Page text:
Virtual International Authority File
The Virtual International Authority File is an international authority file. It is a joint project of several national libraries and operated by the Online Computer Library Center. Discussion about having a common international authority started in the late 1990s. After a series of failed attempts to come up with a unique common authority file, the new idea was to link existing national authorities; this would present all the benefits of a common file without requiring a large investment of time and expense in the process. The project was initiated by the US Library of Congress, the German National Library and the OCLC on August 6, 2003; the Bibliothèque nationale de France joined the project on October 5, 2007. The project transitioned to being a service of the OCLC on April 4, 2012; the aim is to link the national authority files to a single virtual authority file. In this file, identical records from the different data sets are linked together. A VIAF record receives a standard data number, contains the primary "see" and "see also" records from the original records, refers to the original authority records.
The data are available for research and data exchange and sharing. Reciprocal updating uses the Open Archives Initiative Protocol for Metadata Harvesting protocol; the file numbers are being added to Wikipedia biographical articles and are incorporated into Wikidata. VIAF's clustering algorithm is run every month; as more data are added from participating libraries, clusters of authority records may coalesce or split, leading to some fluctuation in the VIAF identifier of certain authority records. Authority control Faceted Application of Subject Terminology Integrated Authority File International Standard Authority Data Number International Standard Name Identifier Wikipedia's authority control template for articles Official website VIAF at OCLC
La Paz known as Nuestra Señora de La Paz named Chuqi Yapu in Aymara, is the seat of government and the de facto national capital of the Plurinational State of Bolivia. With an estimated 789,541 residents as of 2015, La Paz is the third-most populous city in Bolivia, its metropolitan area, formed by La Paz, El Alto and Viacha, makes up the most populous urban area in Bolivia, with a population of 2.3 million. It is the capital of the La Paz Department; the city, located in west-central Bolivia 68 km southeast of Lake Titicaca, is set in a canyon created by the Choqueyapu River. It is located in a bowl-like depression surrounded by the high mountains of the Altiplano. Overlooking the city is the towering, triple-peaked Illimani, its peaks can be seen from many parts of the city. At an elevation of 3,650 m above sea level, La Paz is the highest capital city in the world. Due to its altitude, La Paz has an unusual subtropical highland climate, with rainy summers and dry winters. La Paz was founded on October 20, 1548 by the Spanish conquistador Captain Alonso de Mendoza at the site of the Inca settlement of Laja as a connecting point between the commercial routes that led from Potosí and Oruro to Lima.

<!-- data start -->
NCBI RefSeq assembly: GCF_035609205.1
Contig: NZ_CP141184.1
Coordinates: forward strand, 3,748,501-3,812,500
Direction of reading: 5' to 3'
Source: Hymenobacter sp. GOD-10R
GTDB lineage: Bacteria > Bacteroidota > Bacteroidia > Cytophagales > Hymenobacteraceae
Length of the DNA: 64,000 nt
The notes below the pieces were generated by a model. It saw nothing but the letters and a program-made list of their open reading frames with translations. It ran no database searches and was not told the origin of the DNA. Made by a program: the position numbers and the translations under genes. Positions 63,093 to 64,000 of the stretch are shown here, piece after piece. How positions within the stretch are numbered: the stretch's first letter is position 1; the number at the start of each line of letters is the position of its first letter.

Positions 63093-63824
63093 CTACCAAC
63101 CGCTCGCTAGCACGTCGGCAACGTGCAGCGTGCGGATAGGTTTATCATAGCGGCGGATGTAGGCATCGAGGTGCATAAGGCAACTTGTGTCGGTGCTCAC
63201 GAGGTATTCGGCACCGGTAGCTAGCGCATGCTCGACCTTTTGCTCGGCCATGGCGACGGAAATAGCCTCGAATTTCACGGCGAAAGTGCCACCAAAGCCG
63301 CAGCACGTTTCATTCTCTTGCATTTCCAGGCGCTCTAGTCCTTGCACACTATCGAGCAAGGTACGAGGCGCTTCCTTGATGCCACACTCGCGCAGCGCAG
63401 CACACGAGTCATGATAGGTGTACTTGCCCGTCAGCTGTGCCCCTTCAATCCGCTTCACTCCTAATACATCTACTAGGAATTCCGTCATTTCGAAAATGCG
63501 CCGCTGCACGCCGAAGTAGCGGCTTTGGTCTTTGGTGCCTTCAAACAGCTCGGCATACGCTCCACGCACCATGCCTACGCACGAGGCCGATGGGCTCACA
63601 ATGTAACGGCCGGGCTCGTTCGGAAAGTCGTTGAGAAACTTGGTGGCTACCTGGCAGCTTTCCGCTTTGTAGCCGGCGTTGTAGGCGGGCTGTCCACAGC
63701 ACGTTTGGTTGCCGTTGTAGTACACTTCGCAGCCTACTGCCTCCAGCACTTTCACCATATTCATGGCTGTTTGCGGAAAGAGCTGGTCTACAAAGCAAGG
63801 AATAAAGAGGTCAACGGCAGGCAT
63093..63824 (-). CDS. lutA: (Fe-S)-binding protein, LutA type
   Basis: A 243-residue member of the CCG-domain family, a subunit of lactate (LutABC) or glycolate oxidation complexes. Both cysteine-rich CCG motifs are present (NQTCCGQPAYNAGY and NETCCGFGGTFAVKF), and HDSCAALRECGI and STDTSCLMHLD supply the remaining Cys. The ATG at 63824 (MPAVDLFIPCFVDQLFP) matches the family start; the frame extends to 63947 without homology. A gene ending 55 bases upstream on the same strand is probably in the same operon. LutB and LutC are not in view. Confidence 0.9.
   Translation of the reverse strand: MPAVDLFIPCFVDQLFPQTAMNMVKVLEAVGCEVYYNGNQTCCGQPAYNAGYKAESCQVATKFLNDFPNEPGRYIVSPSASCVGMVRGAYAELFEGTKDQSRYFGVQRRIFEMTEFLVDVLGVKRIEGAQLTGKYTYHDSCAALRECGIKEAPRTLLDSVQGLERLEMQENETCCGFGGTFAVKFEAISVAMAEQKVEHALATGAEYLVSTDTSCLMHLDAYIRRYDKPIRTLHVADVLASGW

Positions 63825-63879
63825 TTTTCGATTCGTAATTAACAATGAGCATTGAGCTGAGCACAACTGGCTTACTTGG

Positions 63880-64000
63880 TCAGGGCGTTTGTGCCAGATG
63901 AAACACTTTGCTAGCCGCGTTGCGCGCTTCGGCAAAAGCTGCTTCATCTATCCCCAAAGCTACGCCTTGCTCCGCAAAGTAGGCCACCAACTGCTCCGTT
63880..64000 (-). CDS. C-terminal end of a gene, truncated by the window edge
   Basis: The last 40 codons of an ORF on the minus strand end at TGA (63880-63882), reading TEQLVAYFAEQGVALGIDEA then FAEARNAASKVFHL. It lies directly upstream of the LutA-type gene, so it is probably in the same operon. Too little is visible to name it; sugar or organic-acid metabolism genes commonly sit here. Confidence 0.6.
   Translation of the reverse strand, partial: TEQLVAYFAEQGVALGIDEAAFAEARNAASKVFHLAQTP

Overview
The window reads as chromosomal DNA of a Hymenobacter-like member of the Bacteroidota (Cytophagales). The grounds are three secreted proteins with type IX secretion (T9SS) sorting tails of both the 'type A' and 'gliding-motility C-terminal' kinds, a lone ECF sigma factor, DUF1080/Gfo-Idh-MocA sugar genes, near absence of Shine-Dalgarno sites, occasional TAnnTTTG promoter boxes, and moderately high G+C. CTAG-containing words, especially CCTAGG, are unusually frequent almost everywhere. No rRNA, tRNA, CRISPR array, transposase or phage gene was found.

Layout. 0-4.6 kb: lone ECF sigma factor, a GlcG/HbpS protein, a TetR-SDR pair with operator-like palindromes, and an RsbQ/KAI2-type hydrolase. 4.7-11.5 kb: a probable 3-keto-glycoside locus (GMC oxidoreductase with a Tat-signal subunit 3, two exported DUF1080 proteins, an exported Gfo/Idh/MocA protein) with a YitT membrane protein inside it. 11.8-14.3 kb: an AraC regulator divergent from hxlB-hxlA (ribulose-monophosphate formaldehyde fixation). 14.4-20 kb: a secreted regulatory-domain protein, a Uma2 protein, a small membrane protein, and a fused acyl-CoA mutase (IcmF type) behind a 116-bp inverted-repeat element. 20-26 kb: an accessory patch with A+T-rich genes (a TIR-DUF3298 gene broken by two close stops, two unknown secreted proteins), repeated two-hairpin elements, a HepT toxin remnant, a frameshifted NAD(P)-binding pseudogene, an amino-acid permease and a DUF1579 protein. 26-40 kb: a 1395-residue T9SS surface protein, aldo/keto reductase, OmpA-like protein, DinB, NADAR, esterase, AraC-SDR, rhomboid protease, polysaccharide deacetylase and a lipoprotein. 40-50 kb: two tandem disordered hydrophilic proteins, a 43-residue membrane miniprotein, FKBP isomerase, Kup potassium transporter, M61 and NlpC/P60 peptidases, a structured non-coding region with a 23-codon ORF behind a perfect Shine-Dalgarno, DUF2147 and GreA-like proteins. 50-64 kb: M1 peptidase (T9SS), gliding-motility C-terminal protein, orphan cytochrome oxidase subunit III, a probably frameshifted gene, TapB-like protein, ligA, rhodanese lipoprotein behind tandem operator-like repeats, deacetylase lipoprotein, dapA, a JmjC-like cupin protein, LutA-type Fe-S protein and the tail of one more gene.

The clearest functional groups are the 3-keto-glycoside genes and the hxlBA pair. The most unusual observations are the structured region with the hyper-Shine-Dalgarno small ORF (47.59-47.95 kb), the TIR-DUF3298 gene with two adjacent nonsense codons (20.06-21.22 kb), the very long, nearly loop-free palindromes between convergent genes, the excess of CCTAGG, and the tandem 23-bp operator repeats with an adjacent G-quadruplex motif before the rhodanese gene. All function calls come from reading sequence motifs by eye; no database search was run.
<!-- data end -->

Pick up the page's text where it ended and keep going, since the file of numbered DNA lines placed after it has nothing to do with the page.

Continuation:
The city was moved to its present location in the valley of Chuquiago Marka. La Paz was under Spanish colonial rule as part of the Viceroyalty of the Río de la Plata, before Bolivia gained independence. Since its founding, the city was the site of numerous revolts. In 1781, the indigenous leader and independence activist Túpac Katari laid siege to the city for a total of six months, but was defeated. On July 16, 1809 the Bolivian patriot Pedro Domingo Murillo ignited a revolution for independence, marking the beginning of the Spanish American Wars of Independence, which gained the freedom of South American states in 1821; as the seat of the government of Bolivia, La Paz is the site of the Palacio Quemado, the presidential palace. It is the seat of the Bolivian legislature, the Plurinational Legislative Assembly, numerous government departments and agencies; the constitutional capital of Bolivia, retains the judicial power. The city hosts all the foreign embassies as well as international missions in the country.
La Paz is an important political, administrative and sports center of Bolivia. La Paz is an important cultural center of Latin America, as it hosts several landmarks belonging to the colonial times, such as the San Francisco Church, the Metropolitan Cathedral, the Plaza Murillo and the Jaén Street; the city is renowned for its unique markets the Witches' Market, for its vibrant nightlife. Its unusual topography offers unique views of the city and the surrounding mountains of the Cordillera Real from numerous natural viewing points. La Paz is home to the largest urban cable car network in the world. In May 2015, it was recognized as one of the New 7 Wonders Cities together with Beirut, Durban, Kuala Lumpur and Vigan. La Paz is listed on the Global Cities Index 2015, is considered a global city type "Gamma" by Globalization and World Cities Research Network; this area had been the site of an Inca city, located on a major trading route. Although the Spanish conquistadors entered the area in 1535, they did not found La Paz until 1548.